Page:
The band’s fifth and final album is somewhat different for two reasons: first, everything is composed by American RIO musician Amy Denio, and secondly this is almost entirely song-based, being a chamber opera (the term ‘rock opera’ really doesn’t fit here). The results work effectively, sometimes resembling a chamber music twist on the most melodic end of Henry Cow or the Art Bears, with the delicate and dainty instrumentation effectively supporting the quasi-classical vocals. GRADE: B–.

Knoedel (Austria): Still (Col Legno WWE 1CD 20446, CD, 2019)
Alexandra Dienz (contrabass), Cathi Aglibut (violin), Margreth Köll (harp)
The band’s first album in 20 years, issued to mark the death of founder Christoph Dienz, takes them much closer to neoclassical chamber music than earlier releases. The whimsy that characterised them in their earlier days is almost entirely absent, moving this closer to the sound of bands like Flairck; the results are delicate, beautiful and haunting. Herr Dienz would have been proud. GRADE: B–.

Krysia Kocjan (UK): Krysia (RCA LPL1 5052, with insert, 1974)
Krysia Kocjan (lead vocals, guitar)
Mirroring Sandy Denny’s transition from The North Star Grassman And The Ravens through to Like An Old-Fashioned Waltz, the former Natural Acoustic Band singer/songwriter adds an adult contemporary sheen to her folky tunes, with influences from faux-rural to faux-ragtime. With most of Fairport Convention backing and Del Newman producing, it’s impeccably done, but it was the naïve sense of innocence that made Natural Acoustic Band so charming, and this is as far removed from naïveté as one can get. GRADE: C.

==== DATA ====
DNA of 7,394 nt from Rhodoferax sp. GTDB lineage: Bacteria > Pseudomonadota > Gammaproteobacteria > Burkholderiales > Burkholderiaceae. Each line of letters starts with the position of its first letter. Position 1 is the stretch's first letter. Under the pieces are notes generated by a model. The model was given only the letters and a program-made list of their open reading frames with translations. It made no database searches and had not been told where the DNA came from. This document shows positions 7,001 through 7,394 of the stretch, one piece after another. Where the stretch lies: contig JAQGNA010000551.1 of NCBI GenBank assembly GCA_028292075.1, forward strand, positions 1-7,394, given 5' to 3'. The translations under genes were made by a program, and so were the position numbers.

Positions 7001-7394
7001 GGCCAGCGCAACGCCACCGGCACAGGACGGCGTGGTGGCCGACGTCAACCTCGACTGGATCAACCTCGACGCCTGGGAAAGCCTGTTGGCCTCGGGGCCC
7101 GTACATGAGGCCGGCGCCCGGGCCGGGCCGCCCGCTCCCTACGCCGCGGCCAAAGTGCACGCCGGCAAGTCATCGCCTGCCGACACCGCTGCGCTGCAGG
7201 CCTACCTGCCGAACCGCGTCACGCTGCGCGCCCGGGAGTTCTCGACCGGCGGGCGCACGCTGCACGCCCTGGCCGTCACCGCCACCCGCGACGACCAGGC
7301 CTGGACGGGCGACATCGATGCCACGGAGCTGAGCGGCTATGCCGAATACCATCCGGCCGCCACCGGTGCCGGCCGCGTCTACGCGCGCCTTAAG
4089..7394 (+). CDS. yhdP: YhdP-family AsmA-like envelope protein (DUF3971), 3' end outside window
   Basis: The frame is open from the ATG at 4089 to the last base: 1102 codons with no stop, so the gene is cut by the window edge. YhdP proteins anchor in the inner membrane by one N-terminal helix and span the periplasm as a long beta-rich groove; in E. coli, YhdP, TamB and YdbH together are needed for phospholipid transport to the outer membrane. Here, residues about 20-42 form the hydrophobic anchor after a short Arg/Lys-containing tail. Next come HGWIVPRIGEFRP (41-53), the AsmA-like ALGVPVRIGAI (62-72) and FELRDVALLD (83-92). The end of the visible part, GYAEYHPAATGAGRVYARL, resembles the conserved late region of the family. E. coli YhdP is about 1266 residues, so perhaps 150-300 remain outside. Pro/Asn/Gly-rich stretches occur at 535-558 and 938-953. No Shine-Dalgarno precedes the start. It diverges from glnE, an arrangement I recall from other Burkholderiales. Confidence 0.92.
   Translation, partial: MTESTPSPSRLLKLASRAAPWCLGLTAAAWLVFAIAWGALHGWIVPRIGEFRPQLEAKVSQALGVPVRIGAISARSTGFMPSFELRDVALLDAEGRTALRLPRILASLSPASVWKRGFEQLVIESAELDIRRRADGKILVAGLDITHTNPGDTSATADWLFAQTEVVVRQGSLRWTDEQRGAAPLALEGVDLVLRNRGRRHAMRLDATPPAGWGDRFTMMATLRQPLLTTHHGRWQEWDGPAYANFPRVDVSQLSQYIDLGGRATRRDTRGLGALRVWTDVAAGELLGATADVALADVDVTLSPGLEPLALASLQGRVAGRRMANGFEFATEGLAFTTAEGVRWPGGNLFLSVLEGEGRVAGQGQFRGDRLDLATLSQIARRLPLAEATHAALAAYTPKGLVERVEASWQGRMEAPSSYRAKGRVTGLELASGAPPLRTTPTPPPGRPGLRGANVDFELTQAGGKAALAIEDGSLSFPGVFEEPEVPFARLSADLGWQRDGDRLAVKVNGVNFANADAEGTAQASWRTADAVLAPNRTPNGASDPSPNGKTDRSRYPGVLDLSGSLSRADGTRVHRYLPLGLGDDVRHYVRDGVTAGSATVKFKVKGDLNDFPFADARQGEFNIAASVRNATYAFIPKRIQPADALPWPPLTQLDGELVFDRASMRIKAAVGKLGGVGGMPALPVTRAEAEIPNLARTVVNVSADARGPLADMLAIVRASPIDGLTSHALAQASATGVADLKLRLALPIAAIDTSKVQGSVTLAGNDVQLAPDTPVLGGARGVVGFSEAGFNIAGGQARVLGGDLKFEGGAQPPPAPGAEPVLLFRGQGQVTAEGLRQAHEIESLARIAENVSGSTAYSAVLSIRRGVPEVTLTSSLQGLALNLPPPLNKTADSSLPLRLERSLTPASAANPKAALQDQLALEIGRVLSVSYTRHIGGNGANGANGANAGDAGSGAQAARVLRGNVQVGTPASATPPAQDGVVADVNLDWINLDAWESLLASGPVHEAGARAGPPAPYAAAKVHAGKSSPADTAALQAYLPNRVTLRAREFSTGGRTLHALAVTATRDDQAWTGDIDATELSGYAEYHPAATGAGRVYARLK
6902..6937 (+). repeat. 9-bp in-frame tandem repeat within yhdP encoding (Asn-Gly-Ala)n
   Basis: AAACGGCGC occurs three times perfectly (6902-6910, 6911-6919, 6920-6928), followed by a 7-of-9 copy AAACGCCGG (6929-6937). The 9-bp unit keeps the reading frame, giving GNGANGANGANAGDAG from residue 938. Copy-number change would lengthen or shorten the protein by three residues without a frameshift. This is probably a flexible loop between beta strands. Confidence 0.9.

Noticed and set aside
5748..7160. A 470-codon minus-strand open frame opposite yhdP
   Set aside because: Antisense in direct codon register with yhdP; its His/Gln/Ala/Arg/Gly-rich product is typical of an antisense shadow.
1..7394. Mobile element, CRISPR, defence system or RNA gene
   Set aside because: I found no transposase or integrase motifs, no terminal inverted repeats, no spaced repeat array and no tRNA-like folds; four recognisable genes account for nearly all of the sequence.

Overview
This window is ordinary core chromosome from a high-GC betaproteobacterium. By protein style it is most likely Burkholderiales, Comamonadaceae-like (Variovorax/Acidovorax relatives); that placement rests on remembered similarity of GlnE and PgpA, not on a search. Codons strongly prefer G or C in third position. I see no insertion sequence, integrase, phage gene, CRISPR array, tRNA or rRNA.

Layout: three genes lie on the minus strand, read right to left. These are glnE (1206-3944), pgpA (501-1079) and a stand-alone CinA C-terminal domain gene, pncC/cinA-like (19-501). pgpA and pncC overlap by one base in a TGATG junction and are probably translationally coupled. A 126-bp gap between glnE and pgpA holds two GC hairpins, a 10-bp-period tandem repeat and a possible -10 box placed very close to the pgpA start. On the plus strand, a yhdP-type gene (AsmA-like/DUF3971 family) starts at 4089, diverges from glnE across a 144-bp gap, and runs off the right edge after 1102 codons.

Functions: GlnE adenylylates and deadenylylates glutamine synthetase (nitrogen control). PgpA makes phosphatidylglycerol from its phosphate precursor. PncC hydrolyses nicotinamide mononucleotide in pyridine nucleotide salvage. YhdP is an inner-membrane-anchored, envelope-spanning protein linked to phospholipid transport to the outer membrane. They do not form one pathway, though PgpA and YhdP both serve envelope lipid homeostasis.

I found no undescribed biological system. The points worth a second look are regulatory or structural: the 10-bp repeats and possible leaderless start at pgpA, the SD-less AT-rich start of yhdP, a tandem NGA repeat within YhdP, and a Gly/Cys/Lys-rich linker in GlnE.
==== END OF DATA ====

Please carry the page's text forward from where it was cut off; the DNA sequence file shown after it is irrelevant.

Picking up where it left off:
See also Natural Acoustic Band

Koenjihyakkei (Japan): Hundred Sights Of Koenji (God Mountain GMCD 012, CD, with obi, 1994)
Aki Kubota (joint lead vocals, keyboards)
On this amazing debut, Koenjihyakkei take the most bombastic end of mid-seventies Magma, cross it with the wild avant-garde stylings of JA Seazer, and crank the energy level up further notches. The end result is a sizzling procession of manic zeuhl grooves that may be too relentless for some ears but continually astounds with its sheer ferocity and intensity. GRADE: B.
Koenjihyakkei (Japan): Viva! Koenji! (God Mountain GMCD-027, CD, with obi, 1998)
Aki Kubota (joint lead vocals, keyboards)
With their second album, the limitations of their style begin to become obvious. Much of this sounds like the most hyperactive sections from Mekanïk Destruktïw Kommandöh played at 78rpm, with manic Japanese bellowing and screaming over the top; exhilarating for a track at a time but fairly exhausting over the space of nearly an hour. As the title suggests, this was apparently recorded live, but it certainly doesn’t sound it and nothing is duplicated from their first LP. GRADE: B–.
Koenjihyakkei (Japan): Nivraym (Magaibutsu MGC-18, CD, 2000)
Nami Sagara (joint lead vocals)
Largely replacing the bludgeoning approach of the previous album, this is a subtler (though still very powerful and bombastic) work with a more avant-garde feel. Classical soprano vocals considerably heighten the weirdness, whilst the music pulls in a number of different directions whilst remaining firmly zeuhl. As far from easy listening as can be imagined, this is a genuinely exciting and creative LP.